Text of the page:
Charles James should hang his head in shame.
The assistant attorney general of the Department of Justices Antitrust Division has thrown over what was still a strong government case against Microsoft for political and economic expediency.
The 21-page proposed settlement would give Microsoft numerous opportunities to duck, weave and confound the intent of the agreement just as it has with previous consent decrees.
Most troubling is that the government has officially bought Microsofts deeply lame contention that its applications are “commingled” with its operating system. That was a ruse specifically designed for court, and it didnt even hold up there. U.S. District Court Judge Thomas Penfield Jackson saw through it, but the DOJ has chosen not to – and in so doing could guarantee Microsofts market dominance for another 100 years.
If only Standard Oil had gotten it so good. Here are just a few of the real devils in the proposed agreement that give Microsoft every opportunity to sabotage it:
- Microsoft cant restrict original equipment manufacturer licensees from launching non-Microsoft applications after the boot sequence “provided that any such non-Microsoftware displays on the desktop no user interface or a user interface of similar size and shape to the [one] displayed by the corresponding Microsoft middleware.”
What does this mean? Will competing software providers have to use teeny icons? Huge icons? Is a circle kind of like an oval? Is that square icon a rectangle?
- Microsoft cant threaten to keep a software vendor from developing products for Windows based on its use of other technologies, “except that Microsoft may enter into agreements that place limitations on a [software vendors] development, use, distribution or promotion of any such software if those limitations are reasonably necessary to and of reasonable scope and duration in relation to bona fide contractual obligation of the [vendor] to use, distribute or promote any Microsoft software or to develop software for, or in conjunction with, Microsoft.”
This convoluted passage appears to give Microsoft the very power to pull the plug on vendors it feels arent acting in its best interest.
And heres another good one:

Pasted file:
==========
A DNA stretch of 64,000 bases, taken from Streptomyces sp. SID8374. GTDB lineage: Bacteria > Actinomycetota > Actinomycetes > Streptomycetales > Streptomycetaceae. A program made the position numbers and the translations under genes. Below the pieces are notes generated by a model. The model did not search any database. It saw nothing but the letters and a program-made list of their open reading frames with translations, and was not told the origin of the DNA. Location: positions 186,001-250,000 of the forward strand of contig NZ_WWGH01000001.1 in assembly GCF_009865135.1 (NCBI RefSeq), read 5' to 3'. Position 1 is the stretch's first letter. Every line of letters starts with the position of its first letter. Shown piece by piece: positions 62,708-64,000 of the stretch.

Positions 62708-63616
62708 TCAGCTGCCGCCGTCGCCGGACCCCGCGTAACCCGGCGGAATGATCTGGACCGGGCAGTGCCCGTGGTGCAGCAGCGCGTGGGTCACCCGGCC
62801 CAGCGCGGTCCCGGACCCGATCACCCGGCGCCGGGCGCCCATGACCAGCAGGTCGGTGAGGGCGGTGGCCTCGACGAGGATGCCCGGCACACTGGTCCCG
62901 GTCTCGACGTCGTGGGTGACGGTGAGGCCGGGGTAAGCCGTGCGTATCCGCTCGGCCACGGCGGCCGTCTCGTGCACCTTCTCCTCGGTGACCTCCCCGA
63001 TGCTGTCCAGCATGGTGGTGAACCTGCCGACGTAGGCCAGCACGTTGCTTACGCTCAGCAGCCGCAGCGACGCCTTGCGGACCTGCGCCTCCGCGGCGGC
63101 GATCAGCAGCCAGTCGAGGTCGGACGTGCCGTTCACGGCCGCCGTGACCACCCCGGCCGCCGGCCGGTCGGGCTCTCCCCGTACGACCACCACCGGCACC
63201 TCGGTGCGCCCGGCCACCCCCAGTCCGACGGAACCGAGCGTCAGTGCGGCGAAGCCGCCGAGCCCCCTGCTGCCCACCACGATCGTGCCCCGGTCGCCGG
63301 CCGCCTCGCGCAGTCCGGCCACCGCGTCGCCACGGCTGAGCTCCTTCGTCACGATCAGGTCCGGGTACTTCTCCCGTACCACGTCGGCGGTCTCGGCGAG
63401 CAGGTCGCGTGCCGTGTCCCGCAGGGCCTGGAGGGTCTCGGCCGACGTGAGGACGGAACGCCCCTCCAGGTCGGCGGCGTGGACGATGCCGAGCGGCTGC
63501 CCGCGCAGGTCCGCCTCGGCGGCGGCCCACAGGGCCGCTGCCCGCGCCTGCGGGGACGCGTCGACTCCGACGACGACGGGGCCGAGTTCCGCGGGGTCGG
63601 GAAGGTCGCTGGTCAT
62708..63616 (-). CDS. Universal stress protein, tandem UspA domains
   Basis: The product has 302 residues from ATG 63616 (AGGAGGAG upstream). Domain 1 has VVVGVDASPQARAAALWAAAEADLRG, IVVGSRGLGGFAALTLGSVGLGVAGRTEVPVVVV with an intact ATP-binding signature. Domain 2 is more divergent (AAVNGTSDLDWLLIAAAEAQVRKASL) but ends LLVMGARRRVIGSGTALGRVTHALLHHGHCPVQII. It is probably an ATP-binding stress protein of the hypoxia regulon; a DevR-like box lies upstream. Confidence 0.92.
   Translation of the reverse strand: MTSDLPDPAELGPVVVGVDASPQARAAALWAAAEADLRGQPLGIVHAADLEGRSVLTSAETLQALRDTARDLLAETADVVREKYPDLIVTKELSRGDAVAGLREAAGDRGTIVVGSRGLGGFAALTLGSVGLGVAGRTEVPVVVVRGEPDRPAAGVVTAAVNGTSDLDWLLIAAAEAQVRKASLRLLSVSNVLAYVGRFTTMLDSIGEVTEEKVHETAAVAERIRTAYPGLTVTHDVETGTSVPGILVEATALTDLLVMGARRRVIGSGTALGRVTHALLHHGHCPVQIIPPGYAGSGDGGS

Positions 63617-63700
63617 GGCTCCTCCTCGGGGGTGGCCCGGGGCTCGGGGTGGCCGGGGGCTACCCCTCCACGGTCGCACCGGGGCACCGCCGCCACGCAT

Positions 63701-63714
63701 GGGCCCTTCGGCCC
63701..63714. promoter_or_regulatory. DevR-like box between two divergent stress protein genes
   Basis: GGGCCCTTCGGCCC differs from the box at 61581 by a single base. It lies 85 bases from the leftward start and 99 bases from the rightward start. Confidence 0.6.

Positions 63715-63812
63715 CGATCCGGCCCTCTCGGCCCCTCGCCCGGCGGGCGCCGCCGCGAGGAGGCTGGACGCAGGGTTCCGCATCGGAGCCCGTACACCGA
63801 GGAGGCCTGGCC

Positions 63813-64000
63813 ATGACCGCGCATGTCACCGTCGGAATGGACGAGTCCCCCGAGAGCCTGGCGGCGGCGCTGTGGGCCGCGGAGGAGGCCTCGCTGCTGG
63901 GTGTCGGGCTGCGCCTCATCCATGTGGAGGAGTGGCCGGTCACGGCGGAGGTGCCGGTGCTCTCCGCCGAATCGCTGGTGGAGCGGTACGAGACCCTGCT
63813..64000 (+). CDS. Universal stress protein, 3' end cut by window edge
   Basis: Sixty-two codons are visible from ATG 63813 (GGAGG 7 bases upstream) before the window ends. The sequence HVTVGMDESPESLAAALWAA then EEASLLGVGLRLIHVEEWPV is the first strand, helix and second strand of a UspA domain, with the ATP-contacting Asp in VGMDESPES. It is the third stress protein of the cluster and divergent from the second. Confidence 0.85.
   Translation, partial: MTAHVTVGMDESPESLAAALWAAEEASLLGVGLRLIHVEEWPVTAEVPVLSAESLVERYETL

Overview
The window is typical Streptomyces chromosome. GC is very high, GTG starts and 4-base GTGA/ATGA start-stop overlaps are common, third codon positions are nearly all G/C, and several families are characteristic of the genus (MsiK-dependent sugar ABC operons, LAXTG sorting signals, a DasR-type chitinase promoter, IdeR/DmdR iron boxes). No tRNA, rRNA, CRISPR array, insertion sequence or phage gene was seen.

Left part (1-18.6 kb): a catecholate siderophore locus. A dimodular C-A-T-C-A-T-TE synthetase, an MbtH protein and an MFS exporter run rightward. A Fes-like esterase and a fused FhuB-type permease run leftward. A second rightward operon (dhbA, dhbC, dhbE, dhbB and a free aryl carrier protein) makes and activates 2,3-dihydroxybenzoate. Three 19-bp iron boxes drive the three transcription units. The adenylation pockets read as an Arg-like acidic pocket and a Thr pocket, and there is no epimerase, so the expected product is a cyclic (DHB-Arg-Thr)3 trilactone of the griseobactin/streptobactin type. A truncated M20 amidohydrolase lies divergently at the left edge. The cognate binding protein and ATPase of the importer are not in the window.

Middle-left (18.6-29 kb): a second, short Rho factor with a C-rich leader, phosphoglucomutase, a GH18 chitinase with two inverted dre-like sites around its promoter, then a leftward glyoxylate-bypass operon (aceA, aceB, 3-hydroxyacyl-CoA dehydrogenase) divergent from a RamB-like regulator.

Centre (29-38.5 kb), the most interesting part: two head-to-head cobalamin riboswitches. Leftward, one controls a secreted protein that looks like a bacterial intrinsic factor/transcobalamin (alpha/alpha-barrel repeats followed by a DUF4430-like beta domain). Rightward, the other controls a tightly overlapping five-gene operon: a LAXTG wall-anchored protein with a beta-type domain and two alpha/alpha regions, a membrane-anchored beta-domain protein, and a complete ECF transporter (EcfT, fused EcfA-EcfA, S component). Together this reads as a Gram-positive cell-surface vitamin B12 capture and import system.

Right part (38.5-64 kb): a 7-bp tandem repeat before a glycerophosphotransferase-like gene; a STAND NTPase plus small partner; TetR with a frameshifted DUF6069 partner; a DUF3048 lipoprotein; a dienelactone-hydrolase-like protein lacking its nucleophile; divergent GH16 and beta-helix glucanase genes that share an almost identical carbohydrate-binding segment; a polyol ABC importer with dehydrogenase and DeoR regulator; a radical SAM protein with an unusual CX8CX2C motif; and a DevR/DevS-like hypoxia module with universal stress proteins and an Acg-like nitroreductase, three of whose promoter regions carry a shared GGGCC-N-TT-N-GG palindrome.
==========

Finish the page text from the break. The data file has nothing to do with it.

- No provision in the final settlement shall require Microsoft to give up its Application Programming Interfaces (APIs) in a situation that might “compromise the security of antipiracy, antivirus, software licensing, digital rights management, encryption or authentication systems, including, without limitation, keys, authorization tokens or enforcement criteria.”
Wow. That gives Microsoft five broad areas of opportunity to deny a third-party access to its APIs. You bet theyll use them.
None of this language is an accident. Such convoluted verbiage makes this agreement almost totally unenforceable. You might as well give Microsoft the keys to the kingdom.
And heres one last little nugget to take note of:
- The agreement requires the establishment of a three-member “technical committee to oversee compliance. But “no work product, findings or recommendations by the technical committee may be admitted in any enforcement proceeding before the Court for any purpose, and no member of the technical committee shall testify by deposition in court or before any other tribunal regarding any matter related to this Final Judgement.”
In other words, if the compliance team were police, they would be unable to file an arrest report or go to court to testify against a bank robber. With a powerless oversight committee, Microsoft has guaranteed itself the maximum flexibility to flout the decree. I can only assume the DOJ would have to step in and enforce wrongdoing, but without any testimony or paperwork to back it up, whats the likelihood of real infractions being punished?
None. And thats the point.
I can only hope the 18 state attorneys general see this abominable agreement for what it is and push ahead on their own.